When Wayne Gretzky arrived at the Northlands Coliseum, home of the Edmonton Oilers and home of the Great Gretzky until last August, he was mobbed by photographers. He walked into the building with TV camera crews sprinting ahead of him and alongside him, recording his every word, every expression.
That was Tuesday morning, a couple of hours before the scheduled start of the Kings’ off-day practice. He got there early to talk with the reporters who had been promised an hour of his time.
When the Kings play the Oilers tonight--when Gretzky takes the ice against the team that he led to 4 Stanley Cup championships over the last 5 years--there will be 280 reporters on hand to record the reaction of the Edmonton fans who have worshiped him, grieved over his trade and puzzled over whom to blame for their loss.
Losing Gretzky was likened to losing a national treasure. And now he’s back for a day or two. Just visiting.
Will it be a warm welcome? Or will it be chilly? Do they still love him here? Or do they feel scorned? Do they believe that the tears he shed when he said goodby were from the heart? Or do they believe Oiler owner Peter Pocklington’s claim that he was just acting?
Do they believe him when he says that he is dreading tonight’s game, dreading having to play against guys who are his dearest friends? Or do they believe that he is a greedy opportunist who turned his back on them for the 8-year, $20-million contract he signed last week?
He left these people in a state of shock, not too sure what to think. What do they think now? What does he think now?
The questions could wait. The press conference could wait. Gretzky made his way straight to the visitors’ locker room for a cup of coffee. For him, that first stop was most important.
Waiting for him there was Joey Moss. And Moss, for one, was glad to see him. Moss got him a cup of coffee, and they talked. Gretzky asked Moss, who works for the Oilers as a clubhouse attendant, if he would like to move to Los Angeles and work for the Kings. Moss said, no, thanks, he’ll stay in Edmonton.
Gretzky has a job to do in Los Angeles. Moss has a job to do here. That’s hockey. Moss understands. They’re still friends.
“Joey says he’ll be rooting for Wayne tomorrow night,” Oiler trainer Peter Miller said. “Not for the Kings, but for Wayne.”
Miller was standing with an arm around Moss’ shoulders, serving as translator. Moss, 25, is the younger brother of Vicki Moss, Gretzky’s former girlfriend. Joey Moss has Down’s syndrome, so he is mentally retarded and he has some difficulty with his speech. But he definitely knew what he wanted to say.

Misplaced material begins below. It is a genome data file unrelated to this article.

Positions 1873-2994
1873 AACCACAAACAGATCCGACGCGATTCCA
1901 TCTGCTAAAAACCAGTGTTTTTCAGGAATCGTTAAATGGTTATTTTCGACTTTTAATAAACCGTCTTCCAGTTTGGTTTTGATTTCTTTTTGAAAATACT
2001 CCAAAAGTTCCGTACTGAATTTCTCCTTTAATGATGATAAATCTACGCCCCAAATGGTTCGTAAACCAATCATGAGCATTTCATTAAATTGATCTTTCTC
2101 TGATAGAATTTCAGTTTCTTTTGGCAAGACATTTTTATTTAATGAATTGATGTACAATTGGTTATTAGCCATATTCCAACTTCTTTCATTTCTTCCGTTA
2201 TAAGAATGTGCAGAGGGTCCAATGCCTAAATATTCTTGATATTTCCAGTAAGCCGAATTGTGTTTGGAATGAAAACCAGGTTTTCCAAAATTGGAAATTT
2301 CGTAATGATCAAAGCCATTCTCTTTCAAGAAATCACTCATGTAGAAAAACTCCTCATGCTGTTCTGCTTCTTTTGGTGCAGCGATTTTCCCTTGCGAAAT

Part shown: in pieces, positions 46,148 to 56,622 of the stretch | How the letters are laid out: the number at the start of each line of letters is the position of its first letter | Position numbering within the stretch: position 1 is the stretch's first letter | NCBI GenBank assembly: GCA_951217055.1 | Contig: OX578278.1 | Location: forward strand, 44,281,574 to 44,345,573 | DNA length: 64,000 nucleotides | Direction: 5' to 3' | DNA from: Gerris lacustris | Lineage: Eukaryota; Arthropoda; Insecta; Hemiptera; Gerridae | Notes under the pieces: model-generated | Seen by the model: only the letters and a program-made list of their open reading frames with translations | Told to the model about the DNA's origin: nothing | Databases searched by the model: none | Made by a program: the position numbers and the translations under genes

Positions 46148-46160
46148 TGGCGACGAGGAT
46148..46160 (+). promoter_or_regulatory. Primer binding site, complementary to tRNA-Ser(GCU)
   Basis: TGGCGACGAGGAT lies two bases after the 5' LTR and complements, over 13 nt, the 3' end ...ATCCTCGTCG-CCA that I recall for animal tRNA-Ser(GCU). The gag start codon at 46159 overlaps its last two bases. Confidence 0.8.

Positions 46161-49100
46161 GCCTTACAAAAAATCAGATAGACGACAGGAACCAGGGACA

Moss added a couple of names to the list. “Oh, yeah,” Miller said. “And for Marty McSorley and Mike Krushelnyski.”
Moss nodded, glad to have that straight. He didn’t want to forget anyone. With all the hoopla surrounding Gretzky, a lot of folks are forgetting that two other Oilers were sent to Los Angeles, too, and that Jimmy Carson went from Los Angeles to Edmonton. It was a trade that affected a lot of lives.
So Moss has no hard feelings about the hockey trade that took his friend away from him?
“Joey took it very hard,” Miller said. “It was tough for a while. It was hard to understand. But he’s OK now. He was just very happy to see Wayne today.”
Surely if Moss can understand and accept the trade of Aug. 9, if he can get on with his business and simply welcome Gretzky as an old friend should be welcomed, the other good people of Edmonton can do the same.
As Oiler winger Craig Simpson was saying: “Mostly, everyone misses him. . . . There is a bit of a void around here without him.”
Simpson, who scored 56 goals for the Oilers last year, has taken over Gretzky’s locker and even Gretzky’s penthouse apartment, but he has no illusions of taking over his role on the team.
“No one person is going to step in and replace him on the hockey team,” Simpson said. “There is nobody in the game who can do that. But it’s more than that. It’s like I’ve always said about him: He is a better person than he is a hockey player.”
That’s going some, considering the kind of hockey player he is.
Who could boo a guy who gets an endorsement like that from a former teammate?
When Gretzky skated onto the ice at Calgary Monday night, he received a rousing ovation from fans there who have known him always as a No. 1 rival.
Another indication that the fans may make him welcome was the report that there has been a run on King jerseys in this town. “Jersey City” in the West Edmonton Mall reportedly sold 65 jerseys with No. 99 on the back in just 2 days.
The game that Gretzky has been dreading is a happening of major proportions. It is the first midweek regular-season game that the Canadian Broadcasting Corp. will have televised coast to coast since it began doing hockey telecasts in 1952.
“Everybody in Canada will be watching this game,” Gretzky’s father, Walter, said Tuesday afternoon. “Believe me. Everybody.”
Which is good, Walter said, because his son thrives on pressure. He always has his best games when the most is on the line.
Gretzky keeps saying that it’s going to be an emotional game.
King center Bernie Nicholls says it’s also an important game. “We want to win it for the three guys on our team now who used to play here,” Nicholls said. “We want to win it because we don’t want to lose three in a row. And we want to win it because everybody is going to be watching.